September 19, 2008
By Will Higgins
Hispanic women, often hampered by poor English language skills, little education and low-paying jobs, are particularly vulnerable to domestic abuse, and care providers need to do more to help them.
This was the message Thursday at a conference sponsored by the Latino Coalition Against Domestic and Sexual Violence, an Indianapolis-based group.
About 300 nurses, social workers and others from across Indiana heard from experts on how to navigate the cultural differences that can prevent a Latina from getting out of an abusive situation.
According to statistics, Latinas are abused at about the same rate as other women -- 4.3 per 1,000 compared with 4.2 per 1,000, according to the Bureau of Justice. But organizers of Thursday's conference say violence against Latinas is more likely to be underreported because of the language barrier and because many fear such things as deportation. Seven in 10 immigrant Hispanic women report their English-speaking skills are limited, according to a Pew Hispanic Center study released in May.
Bilingual interpreters are available around the clock at most Indianapolis hospital emergency rooms, but many hospitals in the outlying areas do not offer such services despite growing Hispanic populations.
In a break-out session Thursday, audience members were asked how many of their facilities -- women's shelters, emergency rooms, community centers -- had signs posted in Spanish. Only a handful of hands went up.
Organizers of the daylong conference stressed that for caregivers to be effective, they must know not only the immigrants' language, but also their culture.
"We must understand who these people are we're trying to help," said Marlene Dotson, the Latino Coalition's board chairwoman.
Many abused Latinas, the Peruvian-born Dotson said, "don't know domestic violence is a crime."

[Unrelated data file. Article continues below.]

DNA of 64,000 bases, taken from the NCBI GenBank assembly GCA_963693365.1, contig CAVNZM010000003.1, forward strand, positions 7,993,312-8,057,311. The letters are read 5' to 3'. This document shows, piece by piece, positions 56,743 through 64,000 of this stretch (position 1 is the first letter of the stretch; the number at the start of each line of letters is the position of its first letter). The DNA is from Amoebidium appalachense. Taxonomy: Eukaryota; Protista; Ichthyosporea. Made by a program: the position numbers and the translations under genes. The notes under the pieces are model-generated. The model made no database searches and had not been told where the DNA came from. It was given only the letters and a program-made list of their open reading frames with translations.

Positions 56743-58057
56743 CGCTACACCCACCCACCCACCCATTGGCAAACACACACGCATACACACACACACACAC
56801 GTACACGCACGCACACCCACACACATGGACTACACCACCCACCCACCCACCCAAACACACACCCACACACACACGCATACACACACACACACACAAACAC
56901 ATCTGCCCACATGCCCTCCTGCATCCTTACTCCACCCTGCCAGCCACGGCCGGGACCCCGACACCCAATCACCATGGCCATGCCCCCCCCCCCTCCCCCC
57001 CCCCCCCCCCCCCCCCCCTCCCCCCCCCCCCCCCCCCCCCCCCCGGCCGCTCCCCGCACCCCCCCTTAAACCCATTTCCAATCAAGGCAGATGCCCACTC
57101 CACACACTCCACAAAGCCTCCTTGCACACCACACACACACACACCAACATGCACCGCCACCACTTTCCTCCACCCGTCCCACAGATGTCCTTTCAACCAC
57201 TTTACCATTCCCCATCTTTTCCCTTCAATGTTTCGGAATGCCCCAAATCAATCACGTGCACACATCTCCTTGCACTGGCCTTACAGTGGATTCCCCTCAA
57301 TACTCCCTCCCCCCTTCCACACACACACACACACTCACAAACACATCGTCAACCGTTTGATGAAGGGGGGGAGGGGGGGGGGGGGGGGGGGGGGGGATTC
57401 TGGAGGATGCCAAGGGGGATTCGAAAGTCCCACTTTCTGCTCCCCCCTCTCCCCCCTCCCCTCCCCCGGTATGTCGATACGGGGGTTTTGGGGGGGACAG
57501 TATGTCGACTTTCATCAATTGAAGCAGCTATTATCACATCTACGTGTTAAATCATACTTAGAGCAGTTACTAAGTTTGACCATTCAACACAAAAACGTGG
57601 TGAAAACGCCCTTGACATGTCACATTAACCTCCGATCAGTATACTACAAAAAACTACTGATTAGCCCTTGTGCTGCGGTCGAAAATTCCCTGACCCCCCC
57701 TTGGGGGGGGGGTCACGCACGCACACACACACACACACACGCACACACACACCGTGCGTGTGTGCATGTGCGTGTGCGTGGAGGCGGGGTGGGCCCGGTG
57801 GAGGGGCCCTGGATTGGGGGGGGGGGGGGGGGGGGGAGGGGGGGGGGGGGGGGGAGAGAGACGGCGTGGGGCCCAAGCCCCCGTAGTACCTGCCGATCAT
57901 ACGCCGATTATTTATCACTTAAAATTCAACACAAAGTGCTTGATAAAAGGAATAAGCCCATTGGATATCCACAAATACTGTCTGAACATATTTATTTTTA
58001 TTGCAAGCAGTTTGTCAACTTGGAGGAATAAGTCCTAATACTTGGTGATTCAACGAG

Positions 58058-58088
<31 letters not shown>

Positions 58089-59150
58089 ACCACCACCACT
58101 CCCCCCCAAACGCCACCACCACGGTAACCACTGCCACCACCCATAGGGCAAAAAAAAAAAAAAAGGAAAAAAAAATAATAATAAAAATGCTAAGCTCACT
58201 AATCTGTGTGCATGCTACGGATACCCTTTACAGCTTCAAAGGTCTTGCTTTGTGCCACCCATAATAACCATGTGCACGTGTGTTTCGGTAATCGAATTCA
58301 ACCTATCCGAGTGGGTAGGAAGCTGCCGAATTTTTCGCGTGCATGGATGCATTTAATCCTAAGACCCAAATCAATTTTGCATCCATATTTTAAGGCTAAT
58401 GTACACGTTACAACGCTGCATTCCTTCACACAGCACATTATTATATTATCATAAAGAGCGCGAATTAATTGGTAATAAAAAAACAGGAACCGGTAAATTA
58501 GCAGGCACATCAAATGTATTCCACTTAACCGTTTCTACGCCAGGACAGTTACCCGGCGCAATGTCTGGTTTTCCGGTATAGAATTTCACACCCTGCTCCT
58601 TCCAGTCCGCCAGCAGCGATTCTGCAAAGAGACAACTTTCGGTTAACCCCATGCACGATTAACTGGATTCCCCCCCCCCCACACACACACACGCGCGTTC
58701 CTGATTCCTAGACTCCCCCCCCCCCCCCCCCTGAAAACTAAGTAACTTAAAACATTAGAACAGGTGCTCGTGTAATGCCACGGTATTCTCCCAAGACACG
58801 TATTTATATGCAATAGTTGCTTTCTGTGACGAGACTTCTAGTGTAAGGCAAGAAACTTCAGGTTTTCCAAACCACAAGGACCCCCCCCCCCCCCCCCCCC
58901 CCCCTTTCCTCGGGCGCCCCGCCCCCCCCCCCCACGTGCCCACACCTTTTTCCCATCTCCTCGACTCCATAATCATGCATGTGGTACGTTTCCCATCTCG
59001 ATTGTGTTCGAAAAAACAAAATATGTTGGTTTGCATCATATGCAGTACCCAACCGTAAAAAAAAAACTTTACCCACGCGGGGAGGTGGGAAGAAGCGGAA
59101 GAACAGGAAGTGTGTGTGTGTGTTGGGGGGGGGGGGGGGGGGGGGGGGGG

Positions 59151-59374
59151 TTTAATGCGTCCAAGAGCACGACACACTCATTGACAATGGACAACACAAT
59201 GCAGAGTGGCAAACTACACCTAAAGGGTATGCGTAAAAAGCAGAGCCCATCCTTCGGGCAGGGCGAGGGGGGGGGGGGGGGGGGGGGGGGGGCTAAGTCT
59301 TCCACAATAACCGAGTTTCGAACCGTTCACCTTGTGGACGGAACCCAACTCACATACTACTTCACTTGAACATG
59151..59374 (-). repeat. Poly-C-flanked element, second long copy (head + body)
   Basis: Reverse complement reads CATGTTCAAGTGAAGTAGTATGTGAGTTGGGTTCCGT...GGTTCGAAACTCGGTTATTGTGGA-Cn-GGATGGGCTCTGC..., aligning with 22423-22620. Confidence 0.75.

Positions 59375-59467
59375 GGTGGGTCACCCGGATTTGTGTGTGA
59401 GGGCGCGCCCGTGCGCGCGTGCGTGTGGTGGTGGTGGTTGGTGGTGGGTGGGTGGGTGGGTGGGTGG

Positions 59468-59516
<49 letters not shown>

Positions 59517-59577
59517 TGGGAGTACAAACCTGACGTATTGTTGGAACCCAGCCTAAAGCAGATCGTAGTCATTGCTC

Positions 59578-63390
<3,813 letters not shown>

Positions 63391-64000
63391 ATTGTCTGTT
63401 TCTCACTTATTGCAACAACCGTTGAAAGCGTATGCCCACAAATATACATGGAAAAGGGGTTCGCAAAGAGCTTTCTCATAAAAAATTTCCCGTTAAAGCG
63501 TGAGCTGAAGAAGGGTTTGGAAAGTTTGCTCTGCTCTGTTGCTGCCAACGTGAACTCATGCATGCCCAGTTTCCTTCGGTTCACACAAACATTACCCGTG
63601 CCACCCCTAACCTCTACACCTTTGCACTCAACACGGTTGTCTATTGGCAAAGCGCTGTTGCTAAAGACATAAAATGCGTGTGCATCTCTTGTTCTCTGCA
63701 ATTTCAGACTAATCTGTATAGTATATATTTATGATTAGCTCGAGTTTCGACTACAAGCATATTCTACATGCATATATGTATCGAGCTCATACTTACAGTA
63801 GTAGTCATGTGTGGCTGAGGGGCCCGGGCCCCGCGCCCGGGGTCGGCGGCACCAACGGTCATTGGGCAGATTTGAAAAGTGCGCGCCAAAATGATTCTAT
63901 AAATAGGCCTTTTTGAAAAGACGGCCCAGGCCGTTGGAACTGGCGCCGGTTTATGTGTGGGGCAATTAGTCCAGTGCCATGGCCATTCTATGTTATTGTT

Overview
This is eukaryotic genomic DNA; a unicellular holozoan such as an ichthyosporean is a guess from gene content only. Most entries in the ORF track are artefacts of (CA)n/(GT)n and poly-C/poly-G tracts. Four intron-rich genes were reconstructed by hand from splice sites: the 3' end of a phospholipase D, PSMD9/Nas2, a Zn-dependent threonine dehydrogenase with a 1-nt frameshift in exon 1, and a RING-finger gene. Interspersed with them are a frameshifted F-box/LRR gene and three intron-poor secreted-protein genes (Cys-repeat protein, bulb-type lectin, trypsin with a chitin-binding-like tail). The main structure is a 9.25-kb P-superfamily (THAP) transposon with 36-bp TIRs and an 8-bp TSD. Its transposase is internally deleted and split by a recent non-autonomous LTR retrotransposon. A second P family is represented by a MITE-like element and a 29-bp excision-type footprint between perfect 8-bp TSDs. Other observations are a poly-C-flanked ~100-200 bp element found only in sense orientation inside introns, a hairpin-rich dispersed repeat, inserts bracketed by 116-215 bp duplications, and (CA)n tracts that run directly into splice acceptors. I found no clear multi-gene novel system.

Or they don't trust the legal system to help them.
"In Latin American countries, there is law enforcement, but males get away with it," Dotson said. "Police don't always do their job. The women don't trust the system. There, you do what your husband says. We don't talk about (domestic violence). For many women, (abuse) goes on for years and years. Here, we openly talk about domestic violence and see it as a crime."
Cindikaye Johnson, a volunteer victim assistance advocate at St. Francis Hospital, attended the conference to try to learn how to help an abused woman understand she has been wronged while also respecting her culture.
"What I'm trying to learn is how to help these women and be respectful about it," Johnson said. "You don't want to damage that pride they have in their community."
It's a common dilemma for case workers, said Maria Schwieter, who runs a community center in LaPorte.
"It's a trap we fall into: 'It's their culture; don't interfere,' " Schwieter said. "But you have to draw the line. These women don't want to live that way. And we need to show them they have options."
Source: Indianapolis Star